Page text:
The British were the rulers of India till 1947. In 1857 they faced a mutiny from the Indian sepoy army and that conditioned their thinking regarding owning of arms by Indians. This resulted in the Indian Arms act 1878.
The viceroy at that time was Lord Lytton. He was of the view that the arms act was necessary to curtail any threat to the Raj. The salient features of the arms act 1878 were
a) No Indian could keep a weapon without a license unless it was issued by the district magistrate. In practice a license was issued only to Indians whom the British considered ‘loyal’
b) The act created classes and had communial overtones. The British rulers, Anglo Indians and certain classes of government servants were exempted from the application of the act.
c) Keeping a gun without a license invited a jail term of 3 years and a fine. In case it was proved that an Indian had concealed an unlicensed gun the punishment was 7 years rigorous imprisonment and fine.
The act was considered a black act and the apostle of non violence Mahatma Gandhi in his autobiography stated “among the many misdeeds of the British rule in India, history will look upon the act depriving a whole nation of arms as the blackest” (My Experiments with Truth, Page 238.)
India became independent in 1947, but the Indian arms act 1878 ruled the roost for another 12 years. It was only in 1959 the Arms Act of 1878 was amended by an act of parliament. Unfortunately the amended act carried forward some of the provisions of the Arms act of 1878. Carrying of weapons was not recognized as a fundamental right like the United States where the 2nd amendment gives this right to American citizens.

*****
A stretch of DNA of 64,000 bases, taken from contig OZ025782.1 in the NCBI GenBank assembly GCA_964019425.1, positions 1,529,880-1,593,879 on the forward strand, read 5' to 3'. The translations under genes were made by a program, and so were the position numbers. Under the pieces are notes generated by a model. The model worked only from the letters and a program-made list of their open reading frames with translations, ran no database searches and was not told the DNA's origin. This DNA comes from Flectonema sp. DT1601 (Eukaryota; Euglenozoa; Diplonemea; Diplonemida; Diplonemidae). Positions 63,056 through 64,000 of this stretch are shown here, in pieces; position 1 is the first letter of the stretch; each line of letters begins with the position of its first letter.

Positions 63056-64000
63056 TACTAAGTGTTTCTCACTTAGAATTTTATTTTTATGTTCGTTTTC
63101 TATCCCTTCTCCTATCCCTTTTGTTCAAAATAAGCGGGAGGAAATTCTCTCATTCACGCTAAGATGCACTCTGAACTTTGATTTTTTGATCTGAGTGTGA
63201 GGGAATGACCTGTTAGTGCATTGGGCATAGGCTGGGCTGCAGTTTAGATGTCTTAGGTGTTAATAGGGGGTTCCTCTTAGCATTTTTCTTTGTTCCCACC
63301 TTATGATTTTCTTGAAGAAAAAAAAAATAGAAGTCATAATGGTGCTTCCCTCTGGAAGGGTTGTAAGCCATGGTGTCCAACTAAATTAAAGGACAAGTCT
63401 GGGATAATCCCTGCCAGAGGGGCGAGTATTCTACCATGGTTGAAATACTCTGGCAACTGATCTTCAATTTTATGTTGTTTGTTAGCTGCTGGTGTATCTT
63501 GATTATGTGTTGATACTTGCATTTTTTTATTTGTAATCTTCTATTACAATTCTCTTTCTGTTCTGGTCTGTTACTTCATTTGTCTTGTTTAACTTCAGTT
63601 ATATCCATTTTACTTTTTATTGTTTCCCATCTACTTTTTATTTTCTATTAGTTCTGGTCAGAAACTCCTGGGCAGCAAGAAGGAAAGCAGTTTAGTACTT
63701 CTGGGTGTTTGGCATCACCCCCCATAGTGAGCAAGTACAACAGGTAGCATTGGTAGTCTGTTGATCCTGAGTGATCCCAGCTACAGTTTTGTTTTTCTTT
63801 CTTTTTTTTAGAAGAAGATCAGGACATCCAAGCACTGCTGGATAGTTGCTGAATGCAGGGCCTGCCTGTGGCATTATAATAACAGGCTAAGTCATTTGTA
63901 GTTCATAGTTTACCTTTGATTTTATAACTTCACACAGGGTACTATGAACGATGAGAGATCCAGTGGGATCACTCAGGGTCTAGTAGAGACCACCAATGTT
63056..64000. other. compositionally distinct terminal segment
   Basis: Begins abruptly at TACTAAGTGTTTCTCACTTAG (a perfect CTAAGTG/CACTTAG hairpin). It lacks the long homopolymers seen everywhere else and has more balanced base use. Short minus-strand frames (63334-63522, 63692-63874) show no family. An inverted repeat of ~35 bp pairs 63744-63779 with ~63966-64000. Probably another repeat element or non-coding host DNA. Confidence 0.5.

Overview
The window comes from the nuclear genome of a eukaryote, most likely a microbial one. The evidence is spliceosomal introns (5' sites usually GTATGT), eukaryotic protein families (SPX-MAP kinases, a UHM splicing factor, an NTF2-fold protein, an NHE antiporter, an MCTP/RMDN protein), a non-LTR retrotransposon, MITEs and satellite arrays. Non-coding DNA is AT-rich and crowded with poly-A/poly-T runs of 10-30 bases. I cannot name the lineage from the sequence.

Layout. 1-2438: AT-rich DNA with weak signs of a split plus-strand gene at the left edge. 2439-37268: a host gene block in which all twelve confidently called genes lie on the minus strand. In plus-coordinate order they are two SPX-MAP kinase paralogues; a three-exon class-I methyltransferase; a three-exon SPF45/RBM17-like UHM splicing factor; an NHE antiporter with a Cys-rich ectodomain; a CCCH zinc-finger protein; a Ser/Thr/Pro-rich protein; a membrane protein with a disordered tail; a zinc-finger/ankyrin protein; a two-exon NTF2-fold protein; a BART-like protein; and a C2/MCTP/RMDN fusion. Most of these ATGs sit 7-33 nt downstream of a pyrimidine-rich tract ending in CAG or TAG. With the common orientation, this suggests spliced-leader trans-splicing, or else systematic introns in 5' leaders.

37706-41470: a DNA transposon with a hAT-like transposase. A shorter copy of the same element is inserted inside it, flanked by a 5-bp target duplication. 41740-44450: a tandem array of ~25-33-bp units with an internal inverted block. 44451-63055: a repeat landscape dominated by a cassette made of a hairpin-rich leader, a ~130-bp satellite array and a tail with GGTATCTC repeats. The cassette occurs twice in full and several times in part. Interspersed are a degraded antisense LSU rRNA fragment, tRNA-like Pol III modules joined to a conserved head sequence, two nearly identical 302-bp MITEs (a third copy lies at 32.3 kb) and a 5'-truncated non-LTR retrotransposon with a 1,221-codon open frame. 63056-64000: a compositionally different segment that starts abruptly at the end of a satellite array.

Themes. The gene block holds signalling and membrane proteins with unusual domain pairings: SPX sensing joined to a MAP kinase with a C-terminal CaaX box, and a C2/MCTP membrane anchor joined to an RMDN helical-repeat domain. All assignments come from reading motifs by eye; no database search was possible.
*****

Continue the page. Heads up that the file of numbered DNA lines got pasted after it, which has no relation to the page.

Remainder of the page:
The arms act of 1959 also continued with the proviso of prohibited and non prohibited bore. Civil citizens could not own a prohibited bore weapon. A prohibited bore like .45 and .38 are used by the army and police and their ownership was banned for Indian citizens.
The Indian arms act 1959 does not recognize owning a gun as a right. The discretion to give a license is vested with the District magistrate. The reasons for a license are hunting, game shooting and self protection. In practice the onus of proving that a man apprehends danger rests with the Individual citizen and a DM can deny a license in case he is not satisfied with the reasons given to him.
The government by an executive order in 1982 banned the import of guns under the act for private citizens and also debarred citizens form owning self ejecting or automatic weapons like rifles in view of the terrorist activities going on in India. No justification was given for these orders. The government could not cite a single case where a licensed gun had been used by a terrorist.